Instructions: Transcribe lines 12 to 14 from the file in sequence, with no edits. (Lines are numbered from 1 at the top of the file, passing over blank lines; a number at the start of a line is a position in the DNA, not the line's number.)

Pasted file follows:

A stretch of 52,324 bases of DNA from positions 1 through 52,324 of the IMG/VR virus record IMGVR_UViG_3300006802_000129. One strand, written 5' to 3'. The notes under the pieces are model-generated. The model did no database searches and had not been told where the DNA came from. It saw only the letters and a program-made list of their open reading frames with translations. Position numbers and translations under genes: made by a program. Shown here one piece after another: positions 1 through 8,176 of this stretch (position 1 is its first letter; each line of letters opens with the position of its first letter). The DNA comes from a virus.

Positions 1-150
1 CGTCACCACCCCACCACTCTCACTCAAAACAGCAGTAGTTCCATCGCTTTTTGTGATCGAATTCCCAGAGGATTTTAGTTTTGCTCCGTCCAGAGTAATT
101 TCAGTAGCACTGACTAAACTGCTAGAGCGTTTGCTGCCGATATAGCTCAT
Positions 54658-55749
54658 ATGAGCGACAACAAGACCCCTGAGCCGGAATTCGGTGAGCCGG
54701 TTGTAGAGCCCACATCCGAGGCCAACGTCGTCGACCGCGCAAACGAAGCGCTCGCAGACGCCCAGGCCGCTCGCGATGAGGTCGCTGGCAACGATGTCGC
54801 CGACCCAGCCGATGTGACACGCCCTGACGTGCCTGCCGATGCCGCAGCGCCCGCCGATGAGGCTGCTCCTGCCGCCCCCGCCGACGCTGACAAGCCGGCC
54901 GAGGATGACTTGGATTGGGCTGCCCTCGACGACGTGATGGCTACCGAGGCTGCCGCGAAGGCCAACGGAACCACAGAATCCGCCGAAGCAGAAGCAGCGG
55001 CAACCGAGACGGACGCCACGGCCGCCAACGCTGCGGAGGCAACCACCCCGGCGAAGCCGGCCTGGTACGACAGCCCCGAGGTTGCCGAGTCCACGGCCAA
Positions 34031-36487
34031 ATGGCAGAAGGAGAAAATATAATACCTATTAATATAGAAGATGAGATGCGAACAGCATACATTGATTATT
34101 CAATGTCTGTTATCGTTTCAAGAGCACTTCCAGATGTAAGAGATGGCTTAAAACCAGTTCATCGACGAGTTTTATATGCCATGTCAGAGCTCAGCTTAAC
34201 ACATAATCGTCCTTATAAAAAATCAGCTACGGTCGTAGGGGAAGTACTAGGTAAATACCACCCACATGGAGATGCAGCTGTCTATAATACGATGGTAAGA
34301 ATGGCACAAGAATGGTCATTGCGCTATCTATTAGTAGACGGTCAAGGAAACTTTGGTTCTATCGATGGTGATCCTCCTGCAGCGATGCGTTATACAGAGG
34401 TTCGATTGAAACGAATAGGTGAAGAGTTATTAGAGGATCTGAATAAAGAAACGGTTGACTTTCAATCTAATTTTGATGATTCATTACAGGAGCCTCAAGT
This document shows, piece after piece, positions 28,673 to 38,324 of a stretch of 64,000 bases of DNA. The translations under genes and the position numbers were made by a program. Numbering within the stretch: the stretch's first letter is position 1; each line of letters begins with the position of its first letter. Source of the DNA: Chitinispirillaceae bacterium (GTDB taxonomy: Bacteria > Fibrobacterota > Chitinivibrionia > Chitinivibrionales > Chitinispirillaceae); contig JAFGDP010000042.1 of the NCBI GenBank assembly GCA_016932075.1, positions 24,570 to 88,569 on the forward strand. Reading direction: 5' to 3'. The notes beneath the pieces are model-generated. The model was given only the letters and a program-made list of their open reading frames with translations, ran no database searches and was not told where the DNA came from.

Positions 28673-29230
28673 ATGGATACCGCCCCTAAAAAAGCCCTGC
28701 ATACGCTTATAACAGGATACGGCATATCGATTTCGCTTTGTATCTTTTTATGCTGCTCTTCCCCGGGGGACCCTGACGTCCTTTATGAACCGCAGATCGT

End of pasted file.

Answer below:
34031 ATGGCAGAAGGAGAAAATATAATACCTATTAATATAGAAGATGAGATGCGAACAGCATACATTGATTATT
34101 CAATGTCTGTTATCGTTTCAAGAGCACTTCCAGATGTAAGAGATGGCTTAAAACCAGTTCATCGACGAGTTTTATATGCCATGTCAGAGCTCAGCTTAAC
34201 ACATAATCGTCCTTATAAAAAATCAGCTACGGTCGTAGGGGAAGTACTAGGTAAATACCACCCACATGGAGATGCAGCTGTCTATAATACGATGGTAAGA